OSA's Digital Library

Optics Express

Optics Express

  • Editor: C. Martijn de Sterke
  • Vol. 16, Iss. 7 — Mar. 31, 2008
  • pp: 4479–4486
« Show journal navigation

Full phase and amplitude control of holographic optical tweezers with high efficiency

Alexander Jesacher, Christian Maurer, Andreas Schwaighofer, Stefan Bernet, and Monika Ritsch-Marte  »View Author Affiliations


Optics Express, Vol. 16, Issue 7, pp. 4479-4486 (2008)
http://dx.doi.org/10.1364/OE.16.004479


View Full Text Article

Acrobat PDF (2422 KB)





Browse Journals / Lookup Meetings

Browse by Journal and Year


   


Lookup Conference Papers

Close Browse Journals / Lookup Meetings

Article Tools

Share
Citations

Abstract

Recently we demonstrated the applicability of a holographic method for shaping complex wavefronts to spatial light modulator (SLM) systems. Here we examine the potential of this approach for optical micromanipulation. Since the method allows one to shape both amplitude and phase of a trapping light field independently and thus provides full control over scattering and gradient forces, it extends the possibilities of commonly used holographic tweezers systems. We utilize two cascaded phase-diffractive elements which can actually be display side-by-side on a single programmable phase modulator. Theoretically the obtainable light efficiency is close to 100%, in our case the major practical limitation arises from absorption in the SLM. We present data which demonstrate the ability to create user-defined “light pathways” for microparticles driven by transverse radiation pressure.

© 2008 Optical Society of America

1. Introduction

Since the invention of optical tweezers in the 1970s [1

1. A. Ashkin, “Acceleration and trapping of particles by radiation pressure,” Phys. Rev. Lett. 24, 156–159 (1970). [CrossRef]

, 2

2. A. Ashkin, J. M. Dziedzic, J. E. Bjorkholm, and S. Chu, “Observation of s single-beam gradient force optical trap for dielectric particles,” Opt. Lett. 11, 288–290 (1986). [CrossRef] [PubMed]

], trapping and manipulating dielectric microscopic particles with lasers have found numerous applications in biomedical research and materials science. Nowadays optical micromanipulation is carried out in many experimental configurations, which create light traps using a variety of approaches, for instance using optical fibers [3

3. A. Constable, Jinha Kim, J. Mervis, F. Zarinetchi, and M. Prentiss, “Demonstration of a fiber-optical light-force trap,” Opt. Lett. 18, 1867–1869 (1993). [CrossRef] [PubMed]

], direct beam interference [4

4. A. Chowdhury, B. J. Ackerson, and N. A. Clark, “Laser-Induced Freezing,” Phys. Rev. Lett. 55, 833–836 (1985). [CrossRef] [PubMed]

, 5

5. A. Casaburi, G. Pesce, P. Zemanek, and A. Sasso, “Two- and three-beam interferometric optical tweezers,” Opt. Commun. 251, 393–404 (2005). [CrossRef]

], or spatial light modulators (SLM) [6

6. J. Liesener, M. Reicherter, T. Haist, and H. J. Tiziani, “Multi-functional optical tweezers using computergenerated holograms,” Opt. Commun. 185, 77–82 (2000). [CrossRef]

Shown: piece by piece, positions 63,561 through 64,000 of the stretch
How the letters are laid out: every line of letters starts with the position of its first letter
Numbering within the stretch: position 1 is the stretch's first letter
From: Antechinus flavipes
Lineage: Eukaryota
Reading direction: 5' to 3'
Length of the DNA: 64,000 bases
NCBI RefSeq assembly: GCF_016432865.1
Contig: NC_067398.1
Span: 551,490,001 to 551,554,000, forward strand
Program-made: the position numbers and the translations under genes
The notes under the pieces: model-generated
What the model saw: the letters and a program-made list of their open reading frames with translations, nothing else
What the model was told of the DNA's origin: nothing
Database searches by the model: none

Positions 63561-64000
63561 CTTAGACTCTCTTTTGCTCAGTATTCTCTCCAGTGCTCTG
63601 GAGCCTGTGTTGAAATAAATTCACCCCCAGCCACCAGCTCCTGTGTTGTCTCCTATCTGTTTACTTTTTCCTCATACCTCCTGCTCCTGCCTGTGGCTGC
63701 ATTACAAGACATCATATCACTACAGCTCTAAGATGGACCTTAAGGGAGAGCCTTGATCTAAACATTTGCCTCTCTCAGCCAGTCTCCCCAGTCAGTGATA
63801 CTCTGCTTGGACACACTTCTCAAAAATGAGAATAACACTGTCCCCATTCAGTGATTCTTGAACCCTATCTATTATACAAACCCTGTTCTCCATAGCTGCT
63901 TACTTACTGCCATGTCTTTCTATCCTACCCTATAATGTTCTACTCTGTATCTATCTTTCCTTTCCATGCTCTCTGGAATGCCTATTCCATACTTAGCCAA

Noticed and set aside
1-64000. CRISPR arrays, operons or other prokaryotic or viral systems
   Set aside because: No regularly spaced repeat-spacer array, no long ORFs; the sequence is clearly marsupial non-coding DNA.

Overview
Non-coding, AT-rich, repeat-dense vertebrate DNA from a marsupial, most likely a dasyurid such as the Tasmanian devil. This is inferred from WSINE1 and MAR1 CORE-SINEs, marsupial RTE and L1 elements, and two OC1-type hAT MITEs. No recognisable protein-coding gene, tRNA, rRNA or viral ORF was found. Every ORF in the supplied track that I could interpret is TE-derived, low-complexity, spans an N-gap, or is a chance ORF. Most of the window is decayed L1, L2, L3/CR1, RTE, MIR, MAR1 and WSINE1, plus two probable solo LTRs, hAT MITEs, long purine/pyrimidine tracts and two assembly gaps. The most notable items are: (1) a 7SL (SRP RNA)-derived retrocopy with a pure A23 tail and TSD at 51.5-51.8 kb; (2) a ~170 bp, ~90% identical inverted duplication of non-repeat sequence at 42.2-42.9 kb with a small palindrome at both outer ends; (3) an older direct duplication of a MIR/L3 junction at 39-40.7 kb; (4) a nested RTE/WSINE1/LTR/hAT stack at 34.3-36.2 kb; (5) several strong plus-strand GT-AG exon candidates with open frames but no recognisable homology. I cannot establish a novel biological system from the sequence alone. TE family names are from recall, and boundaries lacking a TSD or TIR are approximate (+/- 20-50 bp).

, 8

8. J. E. Curtis, B. A. Koss, and D. G. Grier, “Dynamic holographic optical tweezers,” Opt. Commun. 207, 169–175 (2002). [CrossRef]

, 7

7. R. L. Eriksen, V. R. Daria, and J. Glückstad, “Fully dynamic multiple-beam optical tweezers,” Opt. Express 10, 597–602 (2002). [PubMed]

, 9

9. A. Jesacher, S. Fürhapter, S. Bernet, and M. Ritsch-Marte, “Diffractive optical tweezers in the Fresnel regime,” Opt. Express 12, 2243–2250 (2004). [CrossRef] [PubMed]

].

In the context of optical micromanipulation the forces exerted by optical fields are often conceptually divided into two parts: the gradient force and the scattering force. Microscopically this distinction between the (conservative) dipole forces arising from intensity gradients and the mechanical effects originating from the scattering of light by the microscopic particle is a natural “partition” of the forces. In the case of a single dipole, e.g., the scattering or “radiation pressure” force always points into the direction of the incident photon flux and the gradient force into the direction of the intensity gradient [10

10. Y. Harada and T. Asakura, “Radiation forces on a dielectric sphere in the Rayleigh scattering regime,” Opt. Commun. 124, 529–541 (1996). [CrossRef]

]. For larger dielectric particles of arbitrary shape these definitions are less natural, and different communities may mean different things by “scattering forces”, for example depending on whether the particle can be considered to be a small perturbation for the light fields or not. For the trapping of large spherical particles which can approximately be described by the ray optics model, the scattering and gradient forces of each single ray basically act along or orthogonally to the ray propagation direction, i.e. can be interpreted as the axial and transverse component, respectively [11

11. A. Ashkin, “Forces of a single-beam gradient laser trap on a dielectric sphere in the ray optics regime,” Biophys. J. 61, 569–582 (1992). [CrossRef] [PubMed]

].

Apart from specific configurations, where scattering forces can be exploited to trap and even stretch particles [2

2. A. Ashkin, J. M. Dziedzic, J. E. Bjorkholm, and S. Chu, “Observation of s single-beam gradient force optical trap for dielectric particles,” Opt. Lett. 11, 288–290 (1986). [CrossRef] [PubMed]

, 12